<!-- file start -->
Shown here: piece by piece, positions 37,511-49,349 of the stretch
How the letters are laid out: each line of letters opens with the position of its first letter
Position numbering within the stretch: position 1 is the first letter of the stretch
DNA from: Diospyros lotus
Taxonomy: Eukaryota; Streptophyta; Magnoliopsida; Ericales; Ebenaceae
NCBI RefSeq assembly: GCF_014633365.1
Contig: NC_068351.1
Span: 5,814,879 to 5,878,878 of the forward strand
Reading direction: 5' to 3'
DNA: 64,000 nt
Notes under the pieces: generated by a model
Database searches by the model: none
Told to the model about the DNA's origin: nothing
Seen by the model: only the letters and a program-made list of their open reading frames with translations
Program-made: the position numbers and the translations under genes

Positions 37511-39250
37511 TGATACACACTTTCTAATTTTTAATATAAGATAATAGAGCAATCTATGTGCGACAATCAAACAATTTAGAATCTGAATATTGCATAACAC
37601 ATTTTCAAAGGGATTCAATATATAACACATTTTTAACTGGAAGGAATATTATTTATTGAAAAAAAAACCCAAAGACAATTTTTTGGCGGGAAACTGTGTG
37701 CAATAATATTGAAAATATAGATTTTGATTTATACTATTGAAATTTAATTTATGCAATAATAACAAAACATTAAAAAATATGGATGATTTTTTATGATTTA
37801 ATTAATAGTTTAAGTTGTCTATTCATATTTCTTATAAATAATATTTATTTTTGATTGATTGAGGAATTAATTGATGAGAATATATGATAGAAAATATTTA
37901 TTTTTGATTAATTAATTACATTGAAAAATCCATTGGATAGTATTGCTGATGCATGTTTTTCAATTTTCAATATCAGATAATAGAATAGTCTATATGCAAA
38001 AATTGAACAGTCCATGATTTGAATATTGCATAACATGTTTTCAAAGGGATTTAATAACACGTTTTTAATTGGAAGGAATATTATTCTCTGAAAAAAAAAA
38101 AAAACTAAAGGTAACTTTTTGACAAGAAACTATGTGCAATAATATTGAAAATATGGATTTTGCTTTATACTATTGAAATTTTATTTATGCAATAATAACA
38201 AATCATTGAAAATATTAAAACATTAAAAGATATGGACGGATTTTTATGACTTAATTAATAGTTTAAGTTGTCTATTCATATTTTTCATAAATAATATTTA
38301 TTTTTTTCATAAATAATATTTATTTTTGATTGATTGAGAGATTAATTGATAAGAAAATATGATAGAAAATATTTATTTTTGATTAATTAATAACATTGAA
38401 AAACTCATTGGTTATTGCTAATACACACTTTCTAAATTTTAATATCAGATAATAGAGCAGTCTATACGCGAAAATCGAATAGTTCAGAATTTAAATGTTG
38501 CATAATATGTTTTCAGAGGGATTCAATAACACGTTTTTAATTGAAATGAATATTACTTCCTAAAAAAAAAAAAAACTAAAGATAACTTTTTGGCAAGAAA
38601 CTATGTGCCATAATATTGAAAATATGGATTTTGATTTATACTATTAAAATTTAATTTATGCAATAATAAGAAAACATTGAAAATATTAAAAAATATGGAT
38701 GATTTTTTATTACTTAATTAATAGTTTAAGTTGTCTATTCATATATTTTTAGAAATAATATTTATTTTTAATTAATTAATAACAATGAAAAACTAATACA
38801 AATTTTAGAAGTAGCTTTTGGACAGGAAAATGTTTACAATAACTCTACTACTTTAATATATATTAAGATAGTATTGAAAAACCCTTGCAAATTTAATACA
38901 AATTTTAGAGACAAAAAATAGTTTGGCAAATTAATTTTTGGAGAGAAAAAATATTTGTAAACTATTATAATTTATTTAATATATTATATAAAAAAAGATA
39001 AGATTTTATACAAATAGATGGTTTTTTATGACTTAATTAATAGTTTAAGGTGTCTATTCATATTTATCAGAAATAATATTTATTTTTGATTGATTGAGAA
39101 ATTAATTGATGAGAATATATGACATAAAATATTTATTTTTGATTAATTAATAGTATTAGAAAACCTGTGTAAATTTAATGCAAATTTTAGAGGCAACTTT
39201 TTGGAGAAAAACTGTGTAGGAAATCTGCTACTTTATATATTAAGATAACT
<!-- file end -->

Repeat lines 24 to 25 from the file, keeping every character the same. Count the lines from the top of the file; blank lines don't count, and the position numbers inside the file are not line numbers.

38201 AATCATTGAAAATATTAAAACATTAAAAGATATGGACGGATTTTTATGACTTAATTAATAGTTTAAGTTGTCTATTCATATTTTTCATAAATAATATTTA
38301 TTTTTTTCATAAATAATATTTATTTTTGATTGATTGAGAGATTAATTGATAAGAAAATATGATAGAAAATATTTATTTTTGATTAATTAATAACATTGAA